14 July 2014 | Dawn Kynaston
Too much inventory or not enough. It’s the eternal struggle at the heart of effective supply chain management, but it’s an equation organisations continually get wrong. If they are to get it right they need to completely shake up the way their inventory is being managed.
It’s a typical situation; a business holds too much inventory, so attempts to reduce it. Production stops until inventory is cut to an acceptable level, only to find, a few weeks later, customers can’t get the products they want. So production restarts and runs flat out for the next few months. The result? The organisation ends up with more inventory than it started with. But it doesn’t have to be like this. Just follow these eight simple tips:
• Understand your inventory. Trying to remove inventory without tackling the root cause is like tackling the symptoms of an illness before the diagnosis. First you must understand why it’s there in the first place. The inventory an organisation holds today is typically a consequence of the decisions it made months, years, even decades ago – many of which are forgotten with the passage of time. When they make these decisions, all too often companies fail to recognise the long-term impact they have on inventory. So understanding what you have and why you have it is the first step.
• Look to the future. To avoid making the same mistakes as your predecessors, you need to look beyond the immediate execution window and consider all supply variables before making decisions. An integrated management process can help to achieve this.
• Remember the great unwatched. All too often organisations rush straight in to removing visible inventory (cycle stock, safety stock, pre-stocking and hedging stock), when it’s on the rest - the great unwatched - which can make up as much as 25 per cent, where efforts should be concentrated.
• Consider your service offering. In an ideal world every organisation would have 100 per cent service levels; the reality is many can ill afford this and have to settle for 95 per cent at best. A small drop in service levels can have a significantly positive effect on inventory levels, although of course for some this is not an option. Performance benchmarking can determine what an acceptable service level for the market is.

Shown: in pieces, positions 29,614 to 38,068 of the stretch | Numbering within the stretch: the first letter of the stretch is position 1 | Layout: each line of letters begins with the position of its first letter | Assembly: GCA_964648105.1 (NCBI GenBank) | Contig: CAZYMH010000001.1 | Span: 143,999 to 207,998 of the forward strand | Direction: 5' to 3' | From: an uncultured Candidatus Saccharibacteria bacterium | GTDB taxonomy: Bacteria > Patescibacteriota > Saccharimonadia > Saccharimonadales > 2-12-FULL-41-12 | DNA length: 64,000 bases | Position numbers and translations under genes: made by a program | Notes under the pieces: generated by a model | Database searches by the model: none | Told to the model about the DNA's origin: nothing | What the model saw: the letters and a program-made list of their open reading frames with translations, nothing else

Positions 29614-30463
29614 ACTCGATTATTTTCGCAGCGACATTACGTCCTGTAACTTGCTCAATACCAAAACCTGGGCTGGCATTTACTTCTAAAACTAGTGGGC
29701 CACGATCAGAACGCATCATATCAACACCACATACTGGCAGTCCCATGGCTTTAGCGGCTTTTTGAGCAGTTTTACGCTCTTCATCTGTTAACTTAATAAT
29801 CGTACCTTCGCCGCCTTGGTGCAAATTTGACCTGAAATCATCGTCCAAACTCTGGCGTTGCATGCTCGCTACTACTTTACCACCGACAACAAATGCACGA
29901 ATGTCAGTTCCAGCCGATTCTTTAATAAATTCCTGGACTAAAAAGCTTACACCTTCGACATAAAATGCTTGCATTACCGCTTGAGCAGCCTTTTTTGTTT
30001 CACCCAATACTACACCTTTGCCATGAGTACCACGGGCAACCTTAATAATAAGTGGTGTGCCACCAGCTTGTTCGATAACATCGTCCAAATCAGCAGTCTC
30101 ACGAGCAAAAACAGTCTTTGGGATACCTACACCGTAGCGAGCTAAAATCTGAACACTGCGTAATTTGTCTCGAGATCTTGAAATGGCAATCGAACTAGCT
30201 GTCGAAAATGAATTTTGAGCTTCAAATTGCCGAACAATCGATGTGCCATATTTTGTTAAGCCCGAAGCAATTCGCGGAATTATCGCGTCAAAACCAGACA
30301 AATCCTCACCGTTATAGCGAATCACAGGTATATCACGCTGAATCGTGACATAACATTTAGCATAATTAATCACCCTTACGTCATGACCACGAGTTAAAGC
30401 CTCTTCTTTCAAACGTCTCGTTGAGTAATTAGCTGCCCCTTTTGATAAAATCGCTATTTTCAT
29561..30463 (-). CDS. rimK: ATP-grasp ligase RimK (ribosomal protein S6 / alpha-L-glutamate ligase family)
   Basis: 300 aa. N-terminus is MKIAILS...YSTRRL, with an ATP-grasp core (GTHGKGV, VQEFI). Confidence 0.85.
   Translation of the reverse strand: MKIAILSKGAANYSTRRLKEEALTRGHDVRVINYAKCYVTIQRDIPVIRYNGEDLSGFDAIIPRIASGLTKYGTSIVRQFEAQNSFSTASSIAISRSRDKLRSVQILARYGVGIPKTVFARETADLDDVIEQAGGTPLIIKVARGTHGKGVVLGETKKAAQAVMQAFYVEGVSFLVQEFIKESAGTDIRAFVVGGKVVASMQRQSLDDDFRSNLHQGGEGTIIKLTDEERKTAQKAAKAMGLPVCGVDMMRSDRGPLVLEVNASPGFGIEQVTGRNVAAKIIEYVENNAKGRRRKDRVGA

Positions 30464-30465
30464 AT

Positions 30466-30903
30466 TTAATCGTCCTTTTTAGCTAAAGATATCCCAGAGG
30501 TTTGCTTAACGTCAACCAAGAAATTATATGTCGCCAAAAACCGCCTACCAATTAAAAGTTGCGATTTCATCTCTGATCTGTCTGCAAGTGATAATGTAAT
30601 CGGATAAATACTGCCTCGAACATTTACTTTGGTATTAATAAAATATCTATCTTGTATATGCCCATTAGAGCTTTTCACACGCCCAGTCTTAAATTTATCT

• Change your cycle time. Long campaigns can aid operating efficiency, but result in cycle stock. Consider making half as much, twice as often; this can result in a company not only becoming more responsive to the market, but also significantly reduce cycle stock.
• Invest in safety capacity. Most organisations see inventory as their only option to buffer poor supply performance and provide the flexibility to satisfy unforecast demand. But investing in safety capacity can be a cheaper option; reducing planned capacity slightly and having the ability to ramp it up when demand requires can provide a good alternative.
• Vary your safety stock. Many businesses carry a generic weeks coverage model of safety stock for every product in their portfolio, but it’s important to consider the significance of each product. Some popular products may require a lower level of safety stock, whereas others with higher variability require more.
• Effect cultural change. It’s vital that demand and supply take joint ownership of inventory. For this, you must eliminate blame culture. Plenty of people are involved in inventory management; from those who effect financial change, to those in planning frequency and safety stock. These people are the organisation’s most powerful weapon when it comes to inventory management, so clearly define their roles and equip them with the knowledge to apply best practice.
☛ Dawn Kynaston is a partner at business improvement consultancy, Oliver Wight EAME